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J Clin Endocrinol Metab. 1995 Jul;80(7):2217-21.

Interrelation between umbilical cord serum sex hormones, sex hormone-binding globulin, insulin-like growth factor I, and insulin in neonates from normal pregnancies and pregnancies complicated by diabetes.

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Academic Teaching Unit, Middlemore Hospital, Auckland, New Zealand.


Insulin concentration correlates negatively with sex hormone-binding globulin (SHBG) in adults, although the age at which this relationship develops is unknown. The present study assesses this relationship in a cohort of European, Maori, South Asian, and Pacific Islands neonates from 125 normal and 35 pregnancies complicated by diabetes. Maternal glycemia was assessed with a 3-h 100-g oral glucose tolerance test with fasting glucose and fructosamine concentrations determined at 36-38 weeks. Umbilical cord blood was taken for insulin, C peptide, fructosamine, SHBG, sex hormone, and insulin-like growth factor I (IGF-I) measurements, and neonatal anthropometry was measured 24 h after delivery. Babies from pregnancies complicated by diabetes were heavier, fatter, hyperinsulinemic (90.4 vs. 130.6 pmol/L, respectively; P < 0.01), with similar SHBG (44.0 +/- 6.5 vs. 44.2 +/- 12.0) and sex hormone levels and higher IGF-I concentrations (57.1 +/- 24.2 vs. 70.1 +/- 37.1; P < 0.05). There were no ethnic differences in cord SHBG, sex hormones, or IGF-I. SHBG correlated negatively with cord insulin concentrations [males, -0.31 (P < 0.01); females, -0.35 (P < 0.001)], birth weight [males, -0.25 (P < 0.05); females, -0.36 (P < 0.001)] and other measures of neonatal size. In both normal pregnancies and those complicated by diabetes, cord IGF-I correlated with cord C peptide levels [0.32 (0.32 (P < 0.001) and 0.42 (P < 0.05), respectively] and neonatal size, but only in normal babies was there a correlation between IGF-I and insulin [0.43 (P < 0.001) and 0.10] or SHBG [-0.28 (P < 0.01) and -0.01]. These data confirm that relationships between insulin concentration and SHBG are present at birth and are likely to be physiological.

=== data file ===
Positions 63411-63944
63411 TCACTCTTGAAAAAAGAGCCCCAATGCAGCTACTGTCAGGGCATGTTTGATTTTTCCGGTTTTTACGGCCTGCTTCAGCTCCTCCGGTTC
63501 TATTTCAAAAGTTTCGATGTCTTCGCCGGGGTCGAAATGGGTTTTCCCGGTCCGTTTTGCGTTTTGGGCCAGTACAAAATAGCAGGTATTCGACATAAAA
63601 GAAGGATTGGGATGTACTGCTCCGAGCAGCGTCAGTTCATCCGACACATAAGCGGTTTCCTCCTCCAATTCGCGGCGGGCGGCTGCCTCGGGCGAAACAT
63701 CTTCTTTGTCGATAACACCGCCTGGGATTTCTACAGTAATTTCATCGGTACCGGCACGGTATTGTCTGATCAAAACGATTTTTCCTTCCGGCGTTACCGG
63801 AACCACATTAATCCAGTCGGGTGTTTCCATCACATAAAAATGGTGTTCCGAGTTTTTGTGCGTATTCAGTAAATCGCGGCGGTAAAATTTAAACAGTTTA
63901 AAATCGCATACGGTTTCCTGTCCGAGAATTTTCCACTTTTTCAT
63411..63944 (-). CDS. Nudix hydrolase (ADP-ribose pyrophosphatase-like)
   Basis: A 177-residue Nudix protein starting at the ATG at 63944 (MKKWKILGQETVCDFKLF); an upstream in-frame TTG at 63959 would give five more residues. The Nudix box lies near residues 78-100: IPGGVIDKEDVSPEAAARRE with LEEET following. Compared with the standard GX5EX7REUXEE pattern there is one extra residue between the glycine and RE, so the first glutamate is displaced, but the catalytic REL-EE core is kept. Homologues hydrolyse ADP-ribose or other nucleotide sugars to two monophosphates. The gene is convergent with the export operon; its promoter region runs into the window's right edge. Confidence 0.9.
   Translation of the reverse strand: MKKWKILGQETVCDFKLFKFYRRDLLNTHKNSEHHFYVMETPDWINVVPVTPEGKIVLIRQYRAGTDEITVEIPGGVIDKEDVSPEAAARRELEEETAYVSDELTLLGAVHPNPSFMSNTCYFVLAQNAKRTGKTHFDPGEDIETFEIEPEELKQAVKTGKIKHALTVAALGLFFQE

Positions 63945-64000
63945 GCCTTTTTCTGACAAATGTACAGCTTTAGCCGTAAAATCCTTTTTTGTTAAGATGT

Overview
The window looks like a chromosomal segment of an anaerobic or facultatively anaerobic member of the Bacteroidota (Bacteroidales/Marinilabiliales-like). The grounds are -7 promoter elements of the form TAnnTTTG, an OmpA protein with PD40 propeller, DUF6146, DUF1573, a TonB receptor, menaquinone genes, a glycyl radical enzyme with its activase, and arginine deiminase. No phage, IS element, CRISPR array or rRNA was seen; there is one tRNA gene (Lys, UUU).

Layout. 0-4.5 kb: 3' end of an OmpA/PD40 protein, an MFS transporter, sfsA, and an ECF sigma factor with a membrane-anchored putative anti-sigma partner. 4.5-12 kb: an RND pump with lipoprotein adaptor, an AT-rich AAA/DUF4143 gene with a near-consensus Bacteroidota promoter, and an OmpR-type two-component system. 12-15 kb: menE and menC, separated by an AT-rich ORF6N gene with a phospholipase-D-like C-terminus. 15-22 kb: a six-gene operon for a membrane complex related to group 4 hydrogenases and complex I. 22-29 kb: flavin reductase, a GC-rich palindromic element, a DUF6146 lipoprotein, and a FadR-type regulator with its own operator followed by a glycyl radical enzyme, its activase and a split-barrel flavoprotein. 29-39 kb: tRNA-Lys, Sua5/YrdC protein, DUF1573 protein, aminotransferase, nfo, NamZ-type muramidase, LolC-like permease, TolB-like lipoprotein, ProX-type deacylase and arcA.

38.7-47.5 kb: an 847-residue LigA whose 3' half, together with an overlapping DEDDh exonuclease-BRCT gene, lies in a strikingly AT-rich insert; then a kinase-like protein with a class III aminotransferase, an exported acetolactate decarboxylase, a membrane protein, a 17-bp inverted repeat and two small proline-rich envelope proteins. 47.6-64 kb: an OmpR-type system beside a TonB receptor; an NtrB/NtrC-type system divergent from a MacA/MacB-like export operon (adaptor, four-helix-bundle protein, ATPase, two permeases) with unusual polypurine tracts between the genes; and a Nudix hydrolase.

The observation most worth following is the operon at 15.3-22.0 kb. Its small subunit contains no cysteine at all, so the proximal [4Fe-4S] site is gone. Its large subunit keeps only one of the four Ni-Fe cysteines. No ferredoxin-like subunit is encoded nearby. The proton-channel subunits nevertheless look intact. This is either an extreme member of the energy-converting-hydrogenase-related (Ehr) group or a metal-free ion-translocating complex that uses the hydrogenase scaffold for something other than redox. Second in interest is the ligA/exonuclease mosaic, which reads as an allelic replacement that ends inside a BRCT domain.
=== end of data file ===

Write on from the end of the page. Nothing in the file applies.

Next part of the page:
[Indexed for MEDLINE]

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